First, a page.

Tag Archives: Debra Black

Promoting Victims Awareness in Writing by Debra Black

Today (April 10, 2016) starts National Crime Victims’ Rights Week. Some of our regular readers might be aware that The Final Twist Writers Society tends toward mystery based fiction. This genre is a fertile ground for crime-based drama and suspense. It can be a real treat to follow a good mystery through to the end and see the victims of the crime given a concrete answer to the who or how.

Not everyone, however, considers the ramifications of the mental and social impacts that the victims of a crime can suffer after the crime has been solved. Has the sentence or resolution been satisfactory enough to count as “Justice”? Will the perpetrator be free in the future to commit another crime if they do not reform? How many of those close to the victim are supportive and sympathetic throughout the healing process? How many blame the victim and seek to free the perpetrator?

All of these questions and so many more can be explored with writing. For those who are thinking of a person in your life that may have suffered victimization, perhaps you realized the lack of material that is available to assist in dealing with the financial, physical, and psychological impacts.

Writing mystery fiction that educates readers on victims’ rights can contribute to allowing someone to come to a sense of peace or reduce the burden of guilt and social stigma associated with being involved in a crime. It is not just those who are victims that can benefit. Individuals that were never involved can sometimes make it seem as if they are justified in blaming the victim for actions or even just thoughts that precipitated the crime. This is an absurd and damaging attitude. Victimizing another human being is senseless. It can happen without reason, provocation, or warning and regardless of preventative measures.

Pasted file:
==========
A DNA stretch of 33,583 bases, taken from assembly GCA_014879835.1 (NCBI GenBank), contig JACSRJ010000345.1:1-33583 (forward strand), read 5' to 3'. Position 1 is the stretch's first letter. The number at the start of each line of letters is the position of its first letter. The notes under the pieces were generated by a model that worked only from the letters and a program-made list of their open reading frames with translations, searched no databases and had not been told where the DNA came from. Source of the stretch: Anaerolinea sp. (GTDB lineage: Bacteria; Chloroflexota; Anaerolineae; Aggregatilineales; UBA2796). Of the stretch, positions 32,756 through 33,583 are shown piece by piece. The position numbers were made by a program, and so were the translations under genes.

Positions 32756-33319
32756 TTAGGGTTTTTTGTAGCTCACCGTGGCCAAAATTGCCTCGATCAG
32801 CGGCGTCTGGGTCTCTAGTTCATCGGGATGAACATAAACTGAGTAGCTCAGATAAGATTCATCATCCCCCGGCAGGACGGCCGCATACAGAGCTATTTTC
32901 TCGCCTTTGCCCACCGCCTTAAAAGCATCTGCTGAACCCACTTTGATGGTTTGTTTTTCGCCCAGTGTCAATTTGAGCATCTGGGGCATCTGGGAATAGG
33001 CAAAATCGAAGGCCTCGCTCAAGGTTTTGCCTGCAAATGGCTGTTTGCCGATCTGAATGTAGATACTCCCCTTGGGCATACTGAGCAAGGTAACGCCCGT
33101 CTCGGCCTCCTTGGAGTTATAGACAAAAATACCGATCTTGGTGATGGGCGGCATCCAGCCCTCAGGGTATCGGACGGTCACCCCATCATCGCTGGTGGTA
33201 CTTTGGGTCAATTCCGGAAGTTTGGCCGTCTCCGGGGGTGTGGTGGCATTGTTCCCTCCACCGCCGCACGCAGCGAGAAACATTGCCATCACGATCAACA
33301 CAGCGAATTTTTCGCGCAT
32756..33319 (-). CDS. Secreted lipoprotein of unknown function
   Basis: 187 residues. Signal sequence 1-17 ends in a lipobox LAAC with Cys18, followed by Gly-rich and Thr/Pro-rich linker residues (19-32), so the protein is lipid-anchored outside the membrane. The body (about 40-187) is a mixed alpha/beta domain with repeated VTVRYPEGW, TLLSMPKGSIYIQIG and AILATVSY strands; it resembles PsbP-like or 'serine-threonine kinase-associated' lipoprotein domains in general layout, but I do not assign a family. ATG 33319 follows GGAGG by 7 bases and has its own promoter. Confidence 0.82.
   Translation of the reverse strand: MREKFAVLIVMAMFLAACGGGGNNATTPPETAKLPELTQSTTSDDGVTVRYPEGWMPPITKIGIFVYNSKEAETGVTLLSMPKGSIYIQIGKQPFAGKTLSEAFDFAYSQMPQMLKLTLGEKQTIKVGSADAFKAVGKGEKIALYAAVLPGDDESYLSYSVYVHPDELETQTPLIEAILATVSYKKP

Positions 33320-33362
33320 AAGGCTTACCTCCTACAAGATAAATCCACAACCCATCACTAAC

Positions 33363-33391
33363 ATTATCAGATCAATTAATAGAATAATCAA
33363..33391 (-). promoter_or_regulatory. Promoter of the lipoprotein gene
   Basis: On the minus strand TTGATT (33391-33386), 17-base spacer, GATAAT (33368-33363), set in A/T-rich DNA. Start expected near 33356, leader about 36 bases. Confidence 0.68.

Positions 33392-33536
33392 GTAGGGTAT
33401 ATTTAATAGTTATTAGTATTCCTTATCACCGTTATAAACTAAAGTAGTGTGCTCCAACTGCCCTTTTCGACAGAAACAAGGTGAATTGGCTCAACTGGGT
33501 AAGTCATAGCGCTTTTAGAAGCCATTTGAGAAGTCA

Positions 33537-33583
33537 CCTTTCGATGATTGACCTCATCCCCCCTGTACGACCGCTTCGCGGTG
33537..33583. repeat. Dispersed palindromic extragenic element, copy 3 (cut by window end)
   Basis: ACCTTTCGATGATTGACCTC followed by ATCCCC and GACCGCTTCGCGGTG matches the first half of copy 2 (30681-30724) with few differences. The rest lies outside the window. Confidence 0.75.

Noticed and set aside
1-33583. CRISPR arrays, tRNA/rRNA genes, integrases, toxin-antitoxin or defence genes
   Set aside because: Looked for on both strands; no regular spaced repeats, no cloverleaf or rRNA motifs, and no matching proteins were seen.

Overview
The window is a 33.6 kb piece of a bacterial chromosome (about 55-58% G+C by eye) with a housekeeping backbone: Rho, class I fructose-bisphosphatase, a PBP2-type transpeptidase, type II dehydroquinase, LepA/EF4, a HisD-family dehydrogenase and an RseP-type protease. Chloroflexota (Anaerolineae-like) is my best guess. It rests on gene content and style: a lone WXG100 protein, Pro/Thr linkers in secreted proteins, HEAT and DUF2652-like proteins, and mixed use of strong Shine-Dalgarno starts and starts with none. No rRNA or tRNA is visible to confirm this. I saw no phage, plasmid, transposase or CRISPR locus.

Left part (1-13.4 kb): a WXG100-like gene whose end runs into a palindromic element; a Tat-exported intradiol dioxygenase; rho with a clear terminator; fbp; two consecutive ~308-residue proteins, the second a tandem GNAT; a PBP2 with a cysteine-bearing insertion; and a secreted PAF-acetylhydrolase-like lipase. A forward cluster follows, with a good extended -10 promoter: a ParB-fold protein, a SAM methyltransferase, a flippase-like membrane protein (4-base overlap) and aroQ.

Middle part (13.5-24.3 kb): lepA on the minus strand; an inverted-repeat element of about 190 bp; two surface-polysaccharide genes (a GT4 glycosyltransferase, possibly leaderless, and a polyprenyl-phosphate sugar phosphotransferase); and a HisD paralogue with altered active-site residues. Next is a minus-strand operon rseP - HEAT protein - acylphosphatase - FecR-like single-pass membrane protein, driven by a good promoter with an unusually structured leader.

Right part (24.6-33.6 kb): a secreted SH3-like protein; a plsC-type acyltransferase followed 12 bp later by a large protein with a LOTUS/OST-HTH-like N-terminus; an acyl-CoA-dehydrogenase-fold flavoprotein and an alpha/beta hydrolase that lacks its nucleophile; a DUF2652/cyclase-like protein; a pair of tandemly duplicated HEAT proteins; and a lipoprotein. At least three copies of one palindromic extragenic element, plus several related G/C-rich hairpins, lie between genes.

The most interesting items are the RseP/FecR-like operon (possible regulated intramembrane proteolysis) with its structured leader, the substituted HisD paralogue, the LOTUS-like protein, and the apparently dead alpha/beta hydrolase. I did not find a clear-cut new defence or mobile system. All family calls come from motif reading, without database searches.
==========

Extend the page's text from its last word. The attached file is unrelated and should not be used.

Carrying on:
Use the mystery you create to not only raise someone’s pulse with that last-second deduction, but to also highlight how much understanding and sympathy can alleviate the burden that victims can be forced to undertake if their lives are turned upside down by crime. How your characters react to a resolved crime situation can go a long way toward paving the path for those who are reading the story to behave. Not only that, but how you address some of the possibilities for victims’ rights education can lead to a mind bending sequel!

Some educational resources:

Crime Victim’s Rights in America, A Historical View

The National Center for Victims of Crime

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Finding Inspiration (Debra Black)

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Puss Caterpillar, Cute and Fuzzy

 

 

I wasn’t expecting to be thrust into the heat of an adventure or become some embattled heroine struggling to persevere. I just happened to find a really strange THING stuck to the door of my friend’s apartment, right under the door lock. It had adhered itself to the dirt brown paint and was doing a very good impression of a furry booger. Teardrop shaped and motionless, it had what appeared to be gray fur with a brown stripe that led to what could be a tail on the end. Other than the hair I was at a loss to identify it as a living creature, much less a caterpillar.

I had already knocked on the door to see if my friend had noticed it there when he got home, but less than a minute later he walked up to the bottom of the stairs and I had my answer. It was hard to notice something on your door if you hadn’t arrived yet. I asked him if he knew what it was when he finished his ascent to the second floor and he stepped slightly back with key in hand as I brought the puff of misplaced fur to his attention.

Cluelessness abounded and we both stared at it for a few seconds before I got the bright idea to bring out my pocket knife and pry ever so gently at the bottom of the unidentified object to see if I could at least detach it from his door. It twitched.